An American in Pollenzo

An American in Pollenzo: My new blog and ambassadorship for UNISG

And so it begins…


A few months ago, I was contacted by my good friend Michele Antonio Fino, the director of two masters programs at the University of Gastronomic Sciences in Pollenzo (Piedmont): Wine Culture and Food Culture and Communications.

Michele had already recruited me as an instructor in the Wine Culture program. And I will be heading to Pollenzo at the end of October to lead a series of seminars on wine writing and wine blogging there (more on that later).

But on this occasion when he reached out on behalf of UNISG (University of Gastronomic Sciences), it was because he wanted me to join their team as a blogger and ambassador for the program(s) with a focus on English-language media geared toward the U.S.

I couldn’t have been more thrilled. As they say in Italian (and the expression couldn’t be more a propos), this was pane per i miei denti (literally, bread for my palate or colloquially put, right up my alley).

My professional life started in academia. And in many ways, my new partnership with the university — as an instructor and blogger/ambassador — represents a return to my beginnings, a peripeteia (as it were) that brings me full-circle back to my early professional aspirations.

In 1989, I complete a bachelor’s degree with honors at the Department of Italian at U.C.L.A. and then embarked a graduate program there that ultimately led to a Ph.D. and a doctoral thesis on Petrarchan prosody and Renaissance transcriptions of Petrarch’s Italian songbook. By the time I was awarded my doctorate in 1997, I had spent many years living and studying (and playing music) in Italy. And my interest in Italian culture, language, and literature had continued to expand over the course of my adult life (I was 30 at the time).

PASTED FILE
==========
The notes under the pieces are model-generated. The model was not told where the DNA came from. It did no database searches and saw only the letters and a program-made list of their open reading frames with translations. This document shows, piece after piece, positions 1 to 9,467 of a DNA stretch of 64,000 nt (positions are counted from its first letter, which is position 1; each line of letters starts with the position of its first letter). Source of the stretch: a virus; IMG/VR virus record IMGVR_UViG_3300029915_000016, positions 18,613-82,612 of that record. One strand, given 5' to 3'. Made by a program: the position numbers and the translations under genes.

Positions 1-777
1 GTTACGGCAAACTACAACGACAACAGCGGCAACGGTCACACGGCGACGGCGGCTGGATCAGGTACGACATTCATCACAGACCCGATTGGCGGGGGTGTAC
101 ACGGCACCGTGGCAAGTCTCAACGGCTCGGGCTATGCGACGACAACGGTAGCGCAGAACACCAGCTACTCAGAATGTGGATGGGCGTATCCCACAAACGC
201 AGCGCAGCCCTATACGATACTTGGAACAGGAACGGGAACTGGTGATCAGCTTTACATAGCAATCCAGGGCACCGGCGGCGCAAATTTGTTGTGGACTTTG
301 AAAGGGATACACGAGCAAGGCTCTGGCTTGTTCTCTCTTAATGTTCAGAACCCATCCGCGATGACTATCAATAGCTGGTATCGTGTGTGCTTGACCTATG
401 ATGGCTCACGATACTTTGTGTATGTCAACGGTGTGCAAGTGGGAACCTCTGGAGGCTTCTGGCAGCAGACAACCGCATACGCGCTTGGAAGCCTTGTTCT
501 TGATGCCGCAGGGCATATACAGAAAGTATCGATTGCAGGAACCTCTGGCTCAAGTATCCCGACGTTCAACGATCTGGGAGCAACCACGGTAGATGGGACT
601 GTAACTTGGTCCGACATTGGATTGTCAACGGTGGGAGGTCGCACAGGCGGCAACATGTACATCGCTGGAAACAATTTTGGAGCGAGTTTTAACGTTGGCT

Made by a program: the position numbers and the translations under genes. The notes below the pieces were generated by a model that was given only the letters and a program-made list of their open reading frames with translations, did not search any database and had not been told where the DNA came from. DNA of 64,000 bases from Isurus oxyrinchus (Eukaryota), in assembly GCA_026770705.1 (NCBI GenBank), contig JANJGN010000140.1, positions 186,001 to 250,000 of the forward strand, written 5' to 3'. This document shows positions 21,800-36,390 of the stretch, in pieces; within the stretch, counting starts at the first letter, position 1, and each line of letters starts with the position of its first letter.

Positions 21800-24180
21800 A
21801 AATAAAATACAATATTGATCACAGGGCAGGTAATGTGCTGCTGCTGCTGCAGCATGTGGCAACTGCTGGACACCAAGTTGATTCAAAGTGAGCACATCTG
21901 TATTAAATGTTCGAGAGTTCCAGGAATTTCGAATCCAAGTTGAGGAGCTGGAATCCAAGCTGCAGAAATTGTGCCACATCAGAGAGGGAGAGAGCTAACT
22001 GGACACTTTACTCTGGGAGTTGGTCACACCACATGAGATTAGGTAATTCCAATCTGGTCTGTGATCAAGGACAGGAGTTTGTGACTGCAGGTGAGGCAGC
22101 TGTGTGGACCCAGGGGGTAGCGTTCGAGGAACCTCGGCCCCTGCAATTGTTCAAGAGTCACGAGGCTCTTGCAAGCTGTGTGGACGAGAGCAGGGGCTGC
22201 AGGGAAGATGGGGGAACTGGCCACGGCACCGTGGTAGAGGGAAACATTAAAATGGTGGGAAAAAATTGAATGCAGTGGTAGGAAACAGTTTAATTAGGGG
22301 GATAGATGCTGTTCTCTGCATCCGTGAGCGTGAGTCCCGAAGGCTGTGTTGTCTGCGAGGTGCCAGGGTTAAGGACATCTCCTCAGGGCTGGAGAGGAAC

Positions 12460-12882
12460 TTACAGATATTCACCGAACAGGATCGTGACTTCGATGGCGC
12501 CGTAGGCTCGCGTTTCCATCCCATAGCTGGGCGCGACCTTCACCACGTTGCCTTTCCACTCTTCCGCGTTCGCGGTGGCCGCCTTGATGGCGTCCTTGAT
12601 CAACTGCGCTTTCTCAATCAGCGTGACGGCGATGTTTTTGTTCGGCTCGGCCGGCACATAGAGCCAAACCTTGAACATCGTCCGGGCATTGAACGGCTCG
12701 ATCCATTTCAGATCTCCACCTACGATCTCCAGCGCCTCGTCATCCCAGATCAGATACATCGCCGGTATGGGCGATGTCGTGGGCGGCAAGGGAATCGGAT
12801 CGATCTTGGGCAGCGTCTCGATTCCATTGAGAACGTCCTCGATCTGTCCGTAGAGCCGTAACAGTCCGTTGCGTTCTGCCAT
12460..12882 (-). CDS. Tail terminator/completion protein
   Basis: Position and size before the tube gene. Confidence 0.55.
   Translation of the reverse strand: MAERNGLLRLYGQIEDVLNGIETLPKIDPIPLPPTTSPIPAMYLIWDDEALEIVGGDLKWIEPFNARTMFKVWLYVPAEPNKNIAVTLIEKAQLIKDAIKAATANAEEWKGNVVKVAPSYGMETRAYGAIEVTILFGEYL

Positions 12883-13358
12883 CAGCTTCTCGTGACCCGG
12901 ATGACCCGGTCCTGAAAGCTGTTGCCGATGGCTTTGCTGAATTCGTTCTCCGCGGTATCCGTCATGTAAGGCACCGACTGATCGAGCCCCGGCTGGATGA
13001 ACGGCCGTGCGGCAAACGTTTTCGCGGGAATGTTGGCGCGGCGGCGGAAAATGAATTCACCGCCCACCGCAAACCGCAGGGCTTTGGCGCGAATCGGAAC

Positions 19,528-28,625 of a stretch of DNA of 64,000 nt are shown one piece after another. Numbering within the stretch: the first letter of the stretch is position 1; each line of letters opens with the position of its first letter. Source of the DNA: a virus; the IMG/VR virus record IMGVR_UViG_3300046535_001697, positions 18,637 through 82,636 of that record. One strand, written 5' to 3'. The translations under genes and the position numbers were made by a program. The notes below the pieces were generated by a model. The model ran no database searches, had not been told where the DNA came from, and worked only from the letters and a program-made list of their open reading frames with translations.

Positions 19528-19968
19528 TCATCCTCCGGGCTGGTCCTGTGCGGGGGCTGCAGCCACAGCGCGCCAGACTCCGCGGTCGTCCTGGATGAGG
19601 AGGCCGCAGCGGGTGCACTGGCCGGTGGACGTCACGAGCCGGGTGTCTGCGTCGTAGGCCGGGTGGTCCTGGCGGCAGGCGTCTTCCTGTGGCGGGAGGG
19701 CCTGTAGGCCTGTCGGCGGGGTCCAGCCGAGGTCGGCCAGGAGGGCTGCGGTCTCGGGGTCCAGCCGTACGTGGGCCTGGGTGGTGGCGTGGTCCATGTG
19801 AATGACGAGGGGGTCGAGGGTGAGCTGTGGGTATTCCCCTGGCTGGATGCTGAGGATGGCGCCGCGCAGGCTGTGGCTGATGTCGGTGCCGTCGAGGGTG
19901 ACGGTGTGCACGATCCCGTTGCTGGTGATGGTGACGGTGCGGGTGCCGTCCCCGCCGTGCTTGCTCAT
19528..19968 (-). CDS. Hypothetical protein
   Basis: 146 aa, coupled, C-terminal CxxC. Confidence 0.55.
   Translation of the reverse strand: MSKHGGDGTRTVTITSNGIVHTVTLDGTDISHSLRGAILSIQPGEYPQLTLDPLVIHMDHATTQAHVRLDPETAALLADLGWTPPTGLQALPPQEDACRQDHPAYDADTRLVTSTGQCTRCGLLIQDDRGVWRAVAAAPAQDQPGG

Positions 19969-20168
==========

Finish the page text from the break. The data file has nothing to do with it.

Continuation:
But after moving to New York City that same year, I quickly learned that Petrarch and my interest in Italian versification weren’t going to pay the bills. And so I shifted my focus to Italian gastronomy and food culture. And not long after I landed a job as an editor at the newly launched English-language edition of La Cucina Italiana in Manhattan, I started to concentrate on wine writing.

Today, nearly 20 years later, after a rewarding career as a wine copywriter and blogger, it’s great to return to the academic world that I’ve missed sorely for these last two decades. I’m finally “back where I belong,” you could say.

This post is the first of a twice-a-week series that will appear here on the New Gastronomes blog for the next 6 months. Not only will I be writing about my experience as an instructor and “an American in Pollenzo,” but I will also be sharing my insights into and impressions of the masters programs at UNISG.

If you’re considering applying to UNISG, please feel free to shoot me an email with any questions and/or thoughts (by clicking here).

And please check back soon here on the blog for updates and news from UNISG, Pollenzo, and the world of Italian wine and food.

Thanks for being here and thanks for your support! Stay tuned…

Jeremy Parzen, Ph.D.

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